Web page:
The current standard deductible for Medicare Part A is $1,484, while the annual deductible for Medicare Part B is currently $203. The standard monthly premium for Medicare Part B is $148.50. Remember that some Medicare beneficiaries will pay more based on their plan.

Medicare Part C and Medicare Part D plans are offered by private insurance companies, and their deductibles, premiums, and other out-of-pocket costs depend on several factors including your income and what types of care your plan covers.

Interested in tailoring your post-retirement healthcare coverage to your specific needs? Reach out to one of our licensed agents to discuss your options or use our free plan comparison tool today!

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What should I keep in mind about medical costs when saving for retirement?

If you or your loved one is getting close to retirement age, it’s important to keep in mind all the expenses you will need to afford, especially as it pertains to medical costs and Medicare insurance benefit expenses.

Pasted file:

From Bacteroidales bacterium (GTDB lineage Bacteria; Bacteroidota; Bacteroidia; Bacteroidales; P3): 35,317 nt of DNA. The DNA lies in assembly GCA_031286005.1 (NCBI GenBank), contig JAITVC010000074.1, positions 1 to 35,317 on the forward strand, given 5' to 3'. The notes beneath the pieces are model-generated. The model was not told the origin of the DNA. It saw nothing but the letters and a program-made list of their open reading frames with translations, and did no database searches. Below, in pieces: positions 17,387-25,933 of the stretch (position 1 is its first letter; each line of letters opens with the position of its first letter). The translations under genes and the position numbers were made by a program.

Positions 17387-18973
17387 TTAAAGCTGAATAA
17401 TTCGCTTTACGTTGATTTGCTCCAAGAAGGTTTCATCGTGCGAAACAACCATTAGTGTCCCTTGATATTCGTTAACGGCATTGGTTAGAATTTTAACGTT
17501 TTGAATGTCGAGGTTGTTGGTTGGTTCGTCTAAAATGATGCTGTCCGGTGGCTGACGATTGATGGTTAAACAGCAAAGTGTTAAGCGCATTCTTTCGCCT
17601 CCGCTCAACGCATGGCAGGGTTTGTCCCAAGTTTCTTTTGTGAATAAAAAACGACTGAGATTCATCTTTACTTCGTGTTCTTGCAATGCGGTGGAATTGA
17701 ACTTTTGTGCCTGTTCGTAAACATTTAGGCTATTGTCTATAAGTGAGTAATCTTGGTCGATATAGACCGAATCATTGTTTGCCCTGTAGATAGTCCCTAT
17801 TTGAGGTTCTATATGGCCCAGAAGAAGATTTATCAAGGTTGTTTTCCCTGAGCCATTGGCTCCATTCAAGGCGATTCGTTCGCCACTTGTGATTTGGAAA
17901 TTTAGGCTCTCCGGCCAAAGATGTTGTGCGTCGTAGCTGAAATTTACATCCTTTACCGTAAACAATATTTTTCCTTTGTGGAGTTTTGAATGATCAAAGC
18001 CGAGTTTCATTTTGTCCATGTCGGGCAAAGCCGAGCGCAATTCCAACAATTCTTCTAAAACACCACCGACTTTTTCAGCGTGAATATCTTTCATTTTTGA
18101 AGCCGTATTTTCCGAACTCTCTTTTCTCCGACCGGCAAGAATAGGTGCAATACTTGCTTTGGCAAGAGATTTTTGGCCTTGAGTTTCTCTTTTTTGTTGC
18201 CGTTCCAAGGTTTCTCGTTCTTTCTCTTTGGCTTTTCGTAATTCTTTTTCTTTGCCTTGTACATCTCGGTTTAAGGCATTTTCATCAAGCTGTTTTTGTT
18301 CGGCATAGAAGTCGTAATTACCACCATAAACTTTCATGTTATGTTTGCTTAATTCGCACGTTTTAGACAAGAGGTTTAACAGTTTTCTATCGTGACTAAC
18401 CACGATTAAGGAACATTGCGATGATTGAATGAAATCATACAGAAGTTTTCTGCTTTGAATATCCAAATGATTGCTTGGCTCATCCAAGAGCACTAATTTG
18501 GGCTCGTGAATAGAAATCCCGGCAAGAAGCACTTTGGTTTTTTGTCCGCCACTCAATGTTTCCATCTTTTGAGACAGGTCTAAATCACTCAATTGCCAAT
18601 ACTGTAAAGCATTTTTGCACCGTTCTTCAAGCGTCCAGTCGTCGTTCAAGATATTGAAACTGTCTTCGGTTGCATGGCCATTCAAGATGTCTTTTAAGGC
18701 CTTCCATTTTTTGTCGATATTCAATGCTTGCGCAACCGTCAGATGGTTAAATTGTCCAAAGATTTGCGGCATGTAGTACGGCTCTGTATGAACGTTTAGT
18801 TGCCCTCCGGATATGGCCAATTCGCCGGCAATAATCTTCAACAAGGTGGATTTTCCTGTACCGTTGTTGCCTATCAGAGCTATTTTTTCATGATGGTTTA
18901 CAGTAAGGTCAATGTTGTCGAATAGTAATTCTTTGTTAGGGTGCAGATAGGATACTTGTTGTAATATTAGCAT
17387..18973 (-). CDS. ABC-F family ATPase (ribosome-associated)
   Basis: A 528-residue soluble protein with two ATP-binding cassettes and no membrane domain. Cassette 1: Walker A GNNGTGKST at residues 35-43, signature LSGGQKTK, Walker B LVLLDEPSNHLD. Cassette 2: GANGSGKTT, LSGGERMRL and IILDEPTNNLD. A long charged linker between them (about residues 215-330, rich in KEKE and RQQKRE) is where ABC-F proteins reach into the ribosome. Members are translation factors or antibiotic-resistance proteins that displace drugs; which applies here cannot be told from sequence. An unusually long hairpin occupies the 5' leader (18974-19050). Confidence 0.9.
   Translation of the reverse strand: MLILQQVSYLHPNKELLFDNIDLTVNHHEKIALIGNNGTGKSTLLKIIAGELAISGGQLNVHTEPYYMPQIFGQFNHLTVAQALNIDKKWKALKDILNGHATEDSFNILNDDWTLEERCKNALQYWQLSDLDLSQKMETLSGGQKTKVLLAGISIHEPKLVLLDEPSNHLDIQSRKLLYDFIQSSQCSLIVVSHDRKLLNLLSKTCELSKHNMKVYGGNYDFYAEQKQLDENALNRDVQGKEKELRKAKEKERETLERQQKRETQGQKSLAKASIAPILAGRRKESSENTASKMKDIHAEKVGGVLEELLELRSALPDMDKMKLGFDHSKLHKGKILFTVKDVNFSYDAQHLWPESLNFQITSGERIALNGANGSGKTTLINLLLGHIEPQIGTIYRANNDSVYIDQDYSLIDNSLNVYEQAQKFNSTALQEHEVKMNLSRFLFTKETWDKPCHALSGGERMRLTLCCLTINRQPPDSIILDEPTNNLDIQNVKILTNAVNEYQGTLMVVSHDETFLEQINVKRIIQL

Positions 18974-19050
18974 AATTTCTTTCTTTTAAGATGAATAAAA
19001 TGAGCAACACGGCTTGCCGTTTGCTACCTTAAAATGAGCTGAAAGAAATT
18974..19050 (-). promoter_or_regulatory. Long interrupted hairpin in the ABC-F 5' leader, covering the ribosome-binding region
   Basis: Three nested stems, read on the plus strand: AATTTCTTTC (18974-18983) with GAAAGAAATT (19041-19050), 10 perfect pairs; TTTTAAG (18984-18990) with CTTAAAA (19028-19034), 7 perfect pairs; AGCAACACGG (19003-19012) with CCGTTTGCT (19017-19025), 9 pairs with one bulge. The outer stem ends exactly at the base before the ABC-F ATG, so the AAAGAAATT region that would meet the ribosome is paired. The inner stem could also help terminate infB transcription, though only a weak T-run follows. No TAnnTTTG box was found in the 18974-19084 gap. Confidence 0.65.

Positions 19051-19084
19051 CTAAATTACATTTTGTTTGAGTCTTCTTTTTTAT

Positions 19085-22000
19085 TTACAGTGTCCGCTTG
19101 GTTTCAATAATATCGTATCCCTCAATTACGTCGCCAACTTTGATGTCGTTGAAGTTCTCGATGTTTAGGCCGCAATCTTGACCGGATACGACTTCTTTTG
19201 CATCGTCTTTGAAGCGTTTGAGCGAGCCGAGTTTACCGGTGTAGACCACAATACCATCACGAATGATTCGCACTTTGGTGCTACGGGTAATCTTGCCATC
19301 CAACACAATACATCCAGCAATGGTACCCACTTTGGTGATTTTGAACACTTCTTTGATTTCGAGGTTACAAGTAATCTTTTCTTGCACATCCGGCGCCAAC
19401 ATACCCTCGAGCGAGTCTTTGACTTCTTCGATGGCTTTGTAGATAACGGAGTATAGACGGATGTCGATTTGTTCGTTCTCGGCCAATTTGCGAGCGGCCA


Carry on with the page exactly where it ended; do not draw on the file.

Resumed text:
It’s never too early to start planning for retirement, and the more time you have to properly prepare a budget that works for you based on all your needs, the better off you will be when the time comes.

For additional questions or concerns involving Medicare or the possibility of expanded Medicare coverage plans that may be available in your area, feel free to contact us by email or by phone today.

About the Author

Kyle Walton

Kyle is a professional writer with several years of experience helping to inform the public on many diverse topics and industries, including healthcare. He is a Kutztown University graduate, Class of 2017.